Abstractions of the Industrial North
01. Prelude And Dawn
02. Heart Of The North
03. The Observer
05. Neutral Background
07. Packing, Printing And Light Assembly
08. Research Laboratory
10. Lunch Hour Pops
11. Heavy Machinery
Bonus tracks on the 2005 reissue as:
Basil Kirchin - 1966 - Abstractions Of The Industrial North
12. Mind On The Run
13. Where To Go
15. Two And Two Are One (Part 1)
16. Viva Tamla Motown
17. The Lonely Ones
18. Pageing Sullivan
20. Four Against Seven
Bass - Peter McGurk
Drums - Chris Karan
Flute - Duncan Lamont
Flute, Saxophone, Whistle [Penny] - Peter Hughes
Guitar - Cedric West
Piano, Organ - Harry Stoneham
Saxophone, Flute - Tubby Hayes
Trumpet - Kenny Wheeler
Vibraphone, Saxophone [Alto] - Alan Branscombe
Jimmy Page - Guitar on 18
Big Jim Sullivan - Guitar on 18
Originally recorded circa 1966. Track 1 to 11 is the complete original "Abstractions Of The Industrial North" recording. Track 12 to 20 are selected cues from Kirchin's De Wolfe library recordings of the same period.
In mid-1954 Ivor Kirchin was critically injured in an auto accident, and Basil attempted to lead the band on his own -- without a head for business, however, he struggled to keep the operation afloat before ultimately dissolving the lineup. Once Ivor recovered he returned to work, and with the formation of the New Kirchin Band -- a unit featuring four trumpeters, four saxophonists and three percussionists -- their sound veered away from traditional big band jazz to a more rhythmic, brassy approach that proved extremely popular with listeners, and after just ten months in existence, they placed fourth in a Melody Maker reader poll of Britain's most popular groups. After recording four singles and an EP for Decca, the Kirchin Band signed to Parlophone, where they collaborated with future Beatles' producer George Martin -- moreover, they were the first band to travel with their own P.A. system, and Basil obsessively recorded each live performance and rehearsal session, including now-legendary dates backing Billy Eckstine and Sarah Vaughan. However, he felt increasingly confined by the limitations of the big band model, and at the peak of the Kirchin Band's fame, announced its dissolution in 1957, spending the next few years traveling the globe, including extended stays in India and the U.S.
After arriving in Sydney for what would amount to a two-year stay in Australia, Kirchin left his luggage -- including nine hand-compiled 7" tapes containing only the absolute highlights of the Kirchin Band's five-year run -- aboard his ship. Days later he received an apologetic phone call from the docks: In the process of removing the cargo from the ship, his luggage fell into the sea, and everything was destroyed -- in effect, his life's work was lost, with only their studio sessions to document the group's music. Although Kirchin finally returned to Britain in the spring of 1961, he abandoned traditional jazz forever, instead working with engineer Keith Herd on a series of electronic compositions written for imaginary films -- from there, he was commissioned to score a number of actual films, television programs, documentaries, and theatrical productions. In 1964, Kirchin began pursuing an approach he dubbed World Within Worlds -- essentially, he began combining traditional instruments with wildlife sounds and the amplified noise of insects, painstakingly editing and manipulating the results to create beautiful yet utterly alien soundscapes that clearly anticipated the subsequent ambient experiments of Brian Eno, as well as a generation of electronic artists like Aphex Twin. Not until the Swiss tape recording manufacturing firm Nagra issued their next-generation tape machines and microphones in 1967 was Kirchin able to acquire the technology necessary to fully realize his vision -- his source material grew more and more obscure, and his tape manipulations grew more and more extreme with each new project, discovering new "inner sounds" virtually inaudible at standard playback speeds.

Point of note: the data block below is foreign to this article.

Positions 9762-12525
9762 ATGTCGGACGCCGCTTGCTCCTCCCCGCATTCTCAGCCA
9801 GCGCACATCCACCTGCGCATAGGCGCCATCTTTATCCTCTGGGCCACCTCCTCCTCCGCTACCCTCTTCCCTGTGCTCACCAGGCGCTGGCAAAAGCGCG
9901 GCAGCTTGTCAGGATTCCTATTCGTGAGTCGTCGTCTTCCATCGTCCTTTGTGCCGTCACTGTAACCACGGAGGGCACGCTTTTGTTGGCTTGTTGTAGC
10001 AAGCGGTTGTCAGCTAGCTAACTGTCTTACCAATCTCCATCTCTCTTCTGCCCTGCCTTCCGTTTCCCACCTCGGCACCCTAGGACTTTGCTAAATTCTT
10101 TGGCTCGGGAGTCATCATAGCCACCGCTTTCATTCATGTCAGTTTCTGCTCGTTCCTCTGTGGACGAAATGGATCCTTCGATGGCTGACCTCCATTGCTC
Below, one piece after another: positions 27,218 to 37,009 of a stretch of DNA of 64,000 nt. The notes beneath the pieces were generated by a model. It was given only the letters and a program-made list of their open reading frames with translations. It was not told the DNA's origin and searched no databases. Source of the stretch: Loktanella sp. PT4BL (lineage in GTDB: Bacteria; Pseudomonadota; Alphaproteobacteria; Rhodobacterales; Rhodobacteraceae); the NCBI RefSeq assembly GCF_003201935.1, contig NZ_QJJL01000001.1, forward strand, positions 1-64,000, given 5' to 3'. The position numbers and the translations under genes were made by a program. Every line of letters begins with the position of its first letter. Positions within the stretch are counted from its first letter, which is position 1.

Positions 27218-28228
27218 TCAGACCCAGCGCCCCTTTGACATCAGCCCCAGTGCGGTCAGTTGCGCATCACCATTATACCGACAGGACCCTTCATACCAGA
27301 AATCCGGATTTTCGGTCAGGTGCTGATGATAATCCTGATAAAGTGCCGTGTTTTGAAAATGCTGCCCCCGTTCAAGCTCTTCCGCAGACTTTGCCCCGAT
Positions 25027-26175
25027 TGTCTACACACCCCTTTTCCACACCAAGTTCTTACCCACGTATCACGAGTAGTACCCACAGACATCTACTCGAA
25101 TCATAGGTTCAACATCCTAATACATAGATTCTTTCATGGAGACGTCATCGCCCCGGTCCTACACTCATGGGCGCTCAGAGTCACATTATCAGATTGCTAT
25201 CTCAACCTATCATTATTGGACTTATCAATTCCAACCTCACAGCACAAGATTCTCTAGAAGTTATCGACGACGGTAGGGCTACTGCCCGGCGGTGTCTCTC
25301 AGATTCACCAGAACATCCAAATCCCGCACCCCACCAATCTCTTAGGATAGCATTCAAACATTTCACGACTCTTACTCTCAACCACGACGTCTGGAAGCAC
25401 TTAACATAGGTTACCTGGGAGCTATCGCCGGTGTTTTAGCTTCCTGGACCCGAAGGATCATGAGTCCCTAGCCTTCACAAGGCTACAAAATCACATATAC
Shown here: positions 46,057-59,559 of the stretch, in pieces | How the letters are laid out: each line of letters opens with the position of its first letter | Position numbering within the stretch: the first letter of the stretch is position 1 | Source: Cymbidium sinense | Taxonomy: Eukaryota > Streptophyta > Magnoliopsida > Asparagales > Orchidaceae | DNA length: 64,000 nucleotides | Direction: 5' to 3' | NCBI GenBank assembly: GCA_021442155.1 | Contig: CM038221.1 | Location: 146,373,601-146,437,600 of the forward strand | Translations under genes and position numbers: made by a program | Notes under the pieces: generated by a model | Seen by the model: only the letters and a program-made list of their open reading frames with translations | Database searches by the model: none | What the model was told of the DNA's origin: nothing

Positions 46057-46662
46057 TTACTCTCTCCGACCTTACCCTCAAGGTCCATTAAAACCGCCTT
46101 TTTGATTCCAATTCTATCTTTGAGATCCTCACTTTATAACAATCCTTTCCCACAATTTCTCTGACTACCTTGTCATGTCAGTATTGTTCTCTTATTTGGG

Quantum While earning an income from soundtrack projects including 1967's The Shuttered Room, 1968's The Strange Affair, and 1971's The Abominable Dr. Phibes, Kirchin continued honing the World Within Worlds' aesthetic, finally releasing an LP under that name in 1971 -- a sequel followed two years later, this time featuring liner notes written by the aforementioned Eno. However, record company meddling and politics victimized both records, and a disillusioned Kirchin accepted more film and TV work in order to continue funding the equipment needed to further his more personal projects. Sadly, no new material was forthcoming for decades, and only in 2003 was Quantum -- a work fusing live performances from Evan Parker, Darryl Runswick, Kenny Wheeler, and Graham Lyons with ambient field recordings and the voices of autistic children -- finally issued on the Trunk label. The two-fer Charcoal Sketches/States of Mind -- the latter composed in 1968 for a psychiatric conference -- soon followed.